(sometimes called Republican) na
tional convention: . Senator Jona
than Bourne Jr., Dr. II. W. Co.
Tes, clean up the water front, but
don't neglect to observe that a lot
ot other places need cleaning up,
too. ". '
Th present council shows signs
of being a great Improvement over
Its predecessor. . H
Letters from tlie People
Not a Reputable Method.
Portland. Aug. 19. To the Editor of
The JournalPermit me apace to deny
a statement made by one Hamilton, rep
resenting ' himself to be a first-class
Ufa Insurance solicitor. I have been
In the life Insurance business for t
years and have represented the Travel
era Insurance company 20 years In the
city of Portland. I have had under me
at different ttma as high as 40 ftra't
claaa men and this la the first time that
I ever knew or henrd of such soliciting
tricks as Mr. Hamilton speaks of. I
herewith quote the entire paragraph
that appeared in your paper on the even
ing of August 2 ft. whereea Mr. Hamilton
in his confession of wrong doing statea
that It la an eld trlrk:
"It la an old trick when making a
canvass, for a good agent to aign the
name of some prominent person to a
note just to show to another business
man. In every Instance where such
notes are made the ehrewd canvaaner
always destroys them, .knowing that
thev have only been used na a blind."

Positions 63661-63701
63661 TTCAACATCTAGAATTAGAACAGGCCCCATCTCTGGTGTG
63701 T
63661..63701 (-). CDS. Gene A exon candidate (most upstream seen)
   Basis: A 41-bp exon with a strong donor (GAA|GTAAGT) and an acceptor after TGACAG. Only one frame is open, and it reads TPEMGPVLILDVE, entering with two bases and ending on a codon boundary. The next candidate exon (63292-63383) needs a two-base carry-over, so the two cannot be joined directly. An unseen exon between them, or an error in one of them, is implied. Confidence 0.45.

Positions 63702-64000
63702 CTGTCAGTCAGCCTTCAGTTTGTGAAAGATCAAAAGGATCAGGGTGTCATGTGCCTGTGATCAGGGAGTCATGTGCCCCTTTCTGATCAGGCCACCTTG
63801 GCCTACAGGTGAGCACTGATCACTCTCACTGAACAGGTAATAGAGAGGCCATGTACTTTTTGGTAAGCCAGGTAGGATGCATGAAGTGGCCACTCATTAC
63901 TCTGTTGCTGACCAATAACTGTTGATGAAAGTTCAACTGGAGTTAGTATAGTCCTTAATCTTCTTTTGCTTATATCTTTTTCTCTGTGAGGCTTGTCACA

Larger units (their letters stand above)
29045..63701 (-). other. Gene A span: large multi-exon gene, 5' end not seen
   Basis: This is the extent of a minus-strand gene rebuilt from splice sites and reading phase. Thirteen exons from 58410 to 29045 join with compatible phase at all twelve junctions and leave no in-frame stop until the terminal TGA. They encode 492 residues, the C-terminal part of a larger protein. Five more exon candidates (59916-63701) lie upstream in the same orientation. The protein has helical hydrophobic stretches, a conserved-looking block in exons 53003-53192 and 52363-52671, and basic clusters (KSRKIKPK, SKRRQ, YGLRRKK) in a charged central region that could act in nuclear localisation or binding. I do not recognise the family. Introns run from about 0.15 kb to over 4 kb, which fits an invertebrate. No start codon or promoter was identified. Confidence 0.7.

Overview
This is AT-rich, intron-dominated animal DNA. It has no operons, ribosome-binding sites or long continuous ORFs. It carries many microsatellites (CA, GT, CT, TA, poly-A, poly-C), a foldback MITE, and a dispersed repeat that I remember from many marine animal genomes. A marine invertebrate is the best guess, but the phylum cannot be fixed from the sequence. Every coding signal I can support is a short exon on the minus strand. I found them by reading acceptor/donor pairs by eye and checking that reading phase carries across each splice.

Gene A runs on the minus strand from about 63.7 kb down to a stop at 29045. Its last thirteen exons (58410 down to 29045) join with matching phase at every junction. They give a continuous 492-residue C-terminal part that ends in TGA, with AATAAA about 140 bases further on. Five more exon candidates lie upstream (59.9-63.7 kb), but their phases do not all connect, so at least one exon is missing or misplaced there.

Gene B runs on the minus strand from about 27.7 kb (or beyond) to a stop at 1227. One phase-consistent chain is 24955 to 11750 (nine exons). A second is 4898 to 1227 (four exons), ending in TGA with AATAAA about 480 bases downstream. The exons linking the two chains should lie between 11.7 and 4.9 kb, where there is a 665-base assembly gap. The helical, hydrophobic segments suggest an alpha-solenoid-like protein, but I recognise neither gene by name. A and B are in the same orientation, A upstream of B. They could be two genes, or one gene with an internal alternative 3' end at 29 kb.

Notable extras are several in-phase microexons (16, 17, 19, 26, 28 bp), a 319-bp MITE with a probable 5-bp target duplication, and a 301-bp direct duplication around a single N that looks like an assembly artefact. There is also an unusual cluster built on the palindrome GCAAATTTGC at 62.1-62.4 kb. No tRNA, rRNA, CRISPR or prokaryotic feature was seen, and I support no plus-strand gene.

Hie cor.feeslon denies him the rlaht
of the title, "good aeent." Buch a trick
aa he speaka of would not be tolerated
one minute among; the life Insurance
profession. Tbts old trick that he speaks
of, wss bla own trick, anil aa a life
Insurance solicitor and general manager
for 16 years, I do protest, and knowing
aa I 1o the entire insurance profession
In and around tne city or rortiand, I
can aareiy say mat we nave not got
such tricksters as Mr. Hamilton ene
Prlnevllle's new ereamerv Is now In
operation, and haa a capacity of 1,100
pounds or butter a day.
e e ...
It requires 41 teachers to carry on tha
school work in Sherman county and up
to last week there was a . vacancy ot
lust 20 teachers.
Back about IS miles from Inia-on In
the wheat belt, lota of $15 land haa this
year produced 10 and 40 bushels of
wheat, says tha Irrigator. t
Pendleton Tribune: Salem la having
all aorta of a time over lta reenforced
concrete, but what Salem needs la soma
reenforceraent to lis paving efforts.
.) ,.'.: ' . e :- h.
Some of tha children In Hubbard and
vicinity, are making wages by gather